16

I'm trying to sync my RPi 2 with the blockchain.

geth import runs quite slowly, as well as syncing from scratch.

What would be the problem in just copying the .ethereum/chaindata folder from another fully synced ethereum node?

11

geth saves its internal states for the main network in the chaindata directory. You can find it in the directory:

  • ~/.ethereum on linux
  • ~/Library/Ethereum on OS X
  • ~/AppData/Roaming/Ethereum

It uses the LevelDB database. You can save this directory only if geth is stopped to prevent corruptions. The data is portable on Linux, Windows and MacOS X (i have checked). But you have to remember that it is not a safe way. Do not use a chaindata archives provided by anonymous. The transactions are not checked! When geth starts, it checks all the files are present. If a .ldb file misses, the chaindata directory is corrupted and you have to remove this directory!

geth import and export is safe but slow because all transactions are checked and the operation is the same as geth without the --fast flag. On my 3720qm, it is 5h and 19Go disk storage used. The only economy is the network download (1.5Go). It is faster to do a geth --fast!

On my intel 3720qm mac mini (1Gbit/s), some benchs geth 1.4:

__________________________________________________
| Operation   | Disk Used | Time | Disk Written  |
|-------------|-----------|------|---------------|
| geth        | 19.Go     | 5h00 | 1To           |
| geth import | 19.Go     | 4h50 | 1To           |
| geth --fast | 3.7Go     | 1h00 | 100Go         |
--------------------------------------------------

On my intel 3720qm mac mini (1Gbit/s), some benchs geth 1.5 (in dev):

__________________________________________________
| Operation   | Disk Used | Time | Disk Written  |
|-------------|-----------|------|---------------|
| geth --fast | 3.8Go     | 17m  | 25Go          |
| geth        | 19Go      | 2h   | 100Go         |
--------------------------------------------------

Conclusion:

  • i uses chaindata archives only between my computers.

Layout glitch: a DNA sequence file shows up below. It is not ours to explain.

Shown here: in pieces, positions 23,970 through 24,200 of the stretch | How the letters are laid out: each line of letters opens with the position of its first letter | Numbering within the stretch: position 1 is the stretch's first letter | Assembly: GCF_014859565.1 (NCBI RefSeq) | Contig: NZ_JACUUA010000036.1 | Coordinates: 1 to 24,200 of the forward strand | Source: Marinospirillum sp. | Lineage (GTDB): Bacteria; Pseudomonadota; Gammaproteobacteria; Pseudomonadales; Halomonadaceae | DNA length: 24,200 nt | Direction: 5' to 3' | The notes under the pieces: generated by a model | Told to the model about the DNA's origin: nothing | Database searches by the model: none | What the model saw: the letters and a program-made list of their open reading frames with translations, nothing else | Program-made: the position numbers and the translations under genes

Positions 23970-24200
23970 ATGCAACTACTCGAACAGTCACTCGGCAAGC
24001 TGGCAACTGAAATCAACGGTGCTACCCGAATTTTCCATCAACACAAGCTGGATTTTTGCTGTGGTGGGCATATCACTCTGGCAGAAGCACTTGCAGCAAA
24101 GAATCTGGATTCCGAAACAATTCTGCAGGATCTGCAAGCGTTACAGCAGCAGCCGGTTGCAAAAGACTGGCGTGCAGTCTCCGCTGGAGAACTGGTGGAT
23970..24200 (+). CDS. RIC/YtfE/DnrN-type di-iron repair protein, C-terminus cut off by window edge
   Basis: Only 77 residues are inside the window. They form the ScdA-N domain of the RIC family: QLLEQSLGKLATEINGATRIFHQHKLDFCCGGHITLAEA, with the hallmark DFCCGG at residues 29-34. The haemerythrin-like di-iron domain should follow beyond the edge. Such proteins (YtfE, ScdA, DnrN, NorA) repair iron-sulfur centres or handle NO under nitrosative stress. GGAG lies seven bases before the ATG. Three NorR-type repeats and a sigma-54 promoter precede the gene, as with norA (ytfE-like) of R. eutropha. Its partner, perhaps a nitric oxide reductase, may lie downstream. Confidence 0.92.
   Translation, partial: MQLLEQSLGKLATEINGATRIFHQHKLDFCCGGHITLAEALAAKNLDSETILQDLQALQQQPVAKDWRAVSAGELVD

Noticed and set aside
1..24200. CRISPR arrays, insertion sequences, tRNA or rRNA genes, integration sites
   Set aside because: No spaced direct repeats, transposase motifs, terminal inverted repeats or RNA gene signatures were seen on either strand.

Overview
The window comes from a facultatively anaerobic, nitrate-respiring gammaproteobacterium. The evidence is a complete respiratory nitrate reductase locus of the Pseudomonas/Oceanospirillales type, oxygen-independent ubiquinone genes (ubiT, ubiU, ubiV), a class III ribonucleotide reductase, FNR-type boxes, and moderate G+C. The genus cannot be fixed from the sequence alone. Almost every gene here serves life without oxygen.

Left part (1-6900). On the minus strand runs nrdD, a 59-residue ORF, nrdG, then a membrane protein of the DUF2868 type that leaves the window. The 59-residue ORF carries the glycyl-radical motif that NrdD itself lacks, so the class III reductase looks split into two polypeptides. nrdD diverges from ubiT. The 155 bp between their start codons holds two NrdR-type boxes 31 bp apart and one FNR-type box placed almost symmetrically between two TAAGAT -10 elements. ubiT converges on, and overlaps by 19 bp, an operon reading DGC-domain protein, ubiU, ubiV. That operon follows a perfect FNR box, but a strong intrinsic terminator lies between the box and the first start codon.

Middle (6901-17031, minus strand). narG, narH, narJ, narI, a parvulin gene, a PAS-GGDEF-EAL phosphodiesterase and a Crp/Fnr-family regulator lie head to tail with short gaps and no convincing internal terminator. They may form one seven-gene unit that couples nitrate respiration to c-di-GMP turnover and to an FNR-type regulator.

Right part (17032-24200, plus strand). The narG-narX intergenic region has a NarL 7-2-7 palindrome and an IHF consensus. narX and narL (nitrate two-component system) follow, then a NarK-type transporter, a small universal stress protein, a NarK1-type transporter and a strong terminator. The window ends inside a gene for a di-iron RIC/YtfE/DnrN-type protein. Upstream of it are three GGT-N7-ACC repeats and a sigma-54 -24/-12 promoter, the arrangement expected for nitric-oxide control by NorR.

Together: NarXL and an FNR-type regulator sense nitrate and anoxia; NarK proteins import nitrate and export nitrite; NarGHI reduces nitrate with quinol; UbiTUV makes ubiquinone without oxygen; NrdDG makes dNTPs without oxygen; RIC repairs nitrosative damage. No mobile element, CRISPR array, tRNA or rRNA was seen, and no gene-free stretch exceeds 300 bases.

• import is very slow, check all and saves all states.
  • geth --fast is faster and saves only current states.
8

Copying the .ethereum/chaindata folder is a good idea. I've done that on my Rpi2 and everything worked fine. Also, if it's not fully synced on the original machine, the RPi2 will just start syncing from the last block in the copied chaindata folder, thus saving a lot of time.

Note that I never ran geth import blockchain_db. There was no need. Copying the chaindata folder was easy and it works.

  • Has anyone else tried this? Just simple copy/paste the files? – Jose Llausas Apr 25 '16 at 4:58
3

I exported the full blockchain on 1.088.000 Blocks in 13 min. (1.00 GB) To import it on a Ubuntu 14.04 machine and not bad Hardware it tooks over 8 Hours! So import or fully synch from scratch is not a big difference in time. Starting the console after importing the Blockchain tooks again around 20 min.

It works, but next time i would definitely try to just copy the chaindata as it should work too and should save a lot of time.

  • i was enthusiastically that there is an import function - only to be now depressed that i will take forever. Why is there even a import-function in gods name?! – Gewure Jun 30 '17 at 17:11
2

Do a fast sync, that's what it was designed to do :) Wiped your existing chaindata and run with --fast, possible try bumping the allotted cache a bit --cache 128. It should make a world of a difference.

0

If you are moving your Ethereum installation over to a different computer or want to have a copy on another system for solo mining for example, aside from a copy of the wallet file you may also want to make a copy of the blockchain, so that the geth client will not need to download the whole thing again from the network.

So here is how you can also export and then import the Ethereum blockchain should you need to do so.

Export and Import the Ethereum Blockchain:

– Run: geth export blockchain_backup
– Copy the blockchain_backup file to the new system
– On the new system run: geth import blockchain_backup

You can also export and import the blockchain data from a geth console mode, however it seems that when ran inside the console it is doing it much slower than the above method. The commands for the Javascript console are admin.exportChain('blockchain_backup') and admin.importChain('blockchain_backup'), so you can try with them as well, but the first example should be faster.

from cryptomining-blog.com

  • 1
    OP already tried geth import, but the question is about what the difference is between that and simply copying the .ethereum/chaindata folder – MrChico Feb 23 '16 at 18:16
  • @MrChico, I've added both options in the answer. There is no change whether its copied or imported, by design. – niksmac Feb 24 '16 at 4:03
  • this does not make any difference in my case. downloading takes forever - importing takes forever.^^ – Gewure Jun 30 '17 at 17:12
  • @Gewure depends on the machine configuration, it will take some time. – niksmac Jul 1 '17 at 1:41
  • @niksmac true dat. I was much better off copying the chaindata. else it would took 48 hours.. – Gewure Jul 2 '17 at 21:05

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